Earlier this year, I remember reading about a pair of competing Alexander films. One was set to star Leonardo Dicaprio and be directed by Baz Luhrman, and the other one is the one that got made, and this review is about. It is my understanding that the Luhrman project has been halted, I think it would have been interesting to see how that one may have turned out after the mess the other one is.
I went in really hoping to like it. Oliver Stone is a very talented director, taking a topic and putting his vision to it and generally giving us entertaining films. On top of that, there are a number of good actors, including Colin Farrell, Angelina Jolie, Val Kilmer, and Anthony Hopkins, It's a shame that the end result is so underwhelming.
Greek history and the background of Alexander the Great are not subjects of which I know much about, and after watching Alexander, I still don't. We never get a real clear focus on any of the primary players or motivations, just quick overviews, which last a combined 3 hours. We never get to see the characters grow and develop, and I fault the way the story is structured for that.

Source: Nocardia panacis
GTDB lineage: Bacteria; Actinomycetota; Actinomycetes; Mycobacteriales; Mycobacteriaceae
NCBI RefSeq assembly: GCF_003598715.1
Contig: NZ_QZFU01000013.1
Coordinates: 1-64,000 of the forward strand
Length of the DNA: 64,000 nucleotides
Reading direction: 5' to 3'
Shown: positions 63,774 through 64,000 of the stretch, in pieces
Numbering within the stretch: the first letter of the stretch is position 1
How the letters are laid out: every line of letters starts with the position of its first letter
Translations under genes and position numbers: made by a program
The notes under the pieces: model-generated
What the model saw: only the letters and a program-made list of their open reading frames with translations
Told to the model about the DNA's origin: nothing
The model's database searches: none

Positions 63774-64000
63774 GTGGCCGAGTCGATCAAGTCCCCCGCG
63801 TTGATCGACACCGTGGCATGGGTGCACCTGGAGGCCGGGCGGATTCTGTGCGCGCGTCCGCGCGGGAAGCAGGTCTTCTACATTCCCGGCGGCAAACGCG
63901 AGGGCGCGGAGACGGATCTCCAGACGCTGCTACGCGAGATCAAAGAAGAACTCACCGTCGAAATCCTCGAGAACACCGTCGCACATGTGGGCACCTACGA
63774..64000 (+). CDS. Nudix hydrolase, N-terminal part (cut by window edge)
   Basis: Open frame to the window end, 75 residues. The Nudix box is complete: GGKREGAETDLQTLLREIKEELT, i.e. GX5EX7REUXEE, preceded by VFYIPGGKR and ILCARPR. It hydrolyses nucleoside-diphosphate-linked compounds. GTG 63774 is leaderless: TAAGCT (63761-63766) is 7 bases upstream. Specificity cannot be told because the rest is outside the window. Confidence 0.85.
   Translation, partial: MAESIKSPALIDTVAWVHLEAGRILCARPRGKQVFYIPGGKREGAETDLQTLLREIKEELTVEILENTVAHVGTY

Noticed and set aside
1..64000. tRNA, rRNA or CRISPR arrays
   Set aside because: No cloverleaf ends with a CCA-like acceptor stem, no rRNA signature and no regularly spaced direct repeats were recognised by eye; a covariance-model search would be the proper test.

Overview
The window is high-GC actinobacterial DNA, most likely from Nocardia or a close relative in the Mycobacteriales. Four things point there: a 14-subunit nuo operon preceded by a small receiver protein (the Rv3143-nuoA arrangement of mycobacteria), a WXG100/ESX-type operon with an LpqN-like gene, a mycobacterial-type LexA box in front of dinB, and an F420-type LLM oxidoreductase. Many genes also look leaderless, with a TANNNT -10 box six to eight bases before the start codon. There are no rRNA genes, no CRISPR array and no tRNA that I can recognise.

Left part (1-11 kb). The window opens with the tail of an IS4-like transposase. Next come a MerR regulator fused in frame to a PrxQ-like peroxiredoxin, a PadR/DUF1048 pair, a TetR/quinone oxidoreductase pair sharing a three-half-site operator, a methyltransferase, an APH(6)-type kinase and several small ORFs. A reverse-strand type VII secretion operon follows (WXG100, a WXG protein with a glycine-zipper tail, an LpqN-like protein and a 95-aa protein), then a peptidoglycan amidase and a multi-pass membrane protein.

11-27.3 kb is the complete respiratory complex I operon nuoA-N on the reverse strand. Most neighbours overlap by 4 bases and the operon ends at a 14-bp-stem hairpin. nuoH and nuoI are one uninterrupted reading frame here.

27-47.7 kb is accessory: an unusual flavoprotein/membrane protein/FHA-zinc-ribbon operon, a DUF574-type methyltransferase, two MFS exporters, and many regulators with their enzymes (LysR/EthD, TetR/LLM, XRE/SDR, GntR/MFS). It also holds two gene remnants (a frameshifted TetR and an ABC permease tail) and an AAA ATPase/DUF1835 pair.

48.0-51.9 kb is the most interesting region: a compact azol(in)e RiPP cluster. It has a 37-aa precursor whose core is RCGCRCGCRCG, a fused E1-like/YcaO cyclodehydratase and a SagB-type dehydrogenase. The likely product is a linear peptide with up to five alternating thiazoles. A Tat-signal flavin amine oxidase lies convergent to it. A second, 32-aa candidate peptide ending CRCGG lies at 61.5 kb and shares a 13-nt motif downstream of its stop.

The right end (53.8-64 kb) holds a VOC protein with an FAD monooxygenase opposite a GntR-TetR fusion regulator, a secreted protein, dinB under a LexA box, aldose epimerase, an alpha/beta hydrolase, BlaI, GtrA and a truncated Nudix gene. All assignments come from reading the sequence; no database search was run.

The story is told in a semi-flashback style, through the perspective of Ptolemy (the older version portrayed by Anthony Hopkins). This provides a problem for the story. For one thing, we generally only get information to which he was privy. This provides a problem in that we do not get a real sense for what Alexander is like outside of his speeches and some battles. Another problem is that there are many scenes and moments which Ptolemy was not present, rendering the flashbock style more or less useless.
As sad as it is to say, this movie is terribly dull. Some of the actors turn up the cheese scale, which helps bring some entetainment to the exercise in tedium. Many of the speeches and voice overs are filled with locations and names which I was unable to completely understand, much less absorb. I found myself at many points just tuning out to the dialogue, there was nothing really behind it, just so much blathering.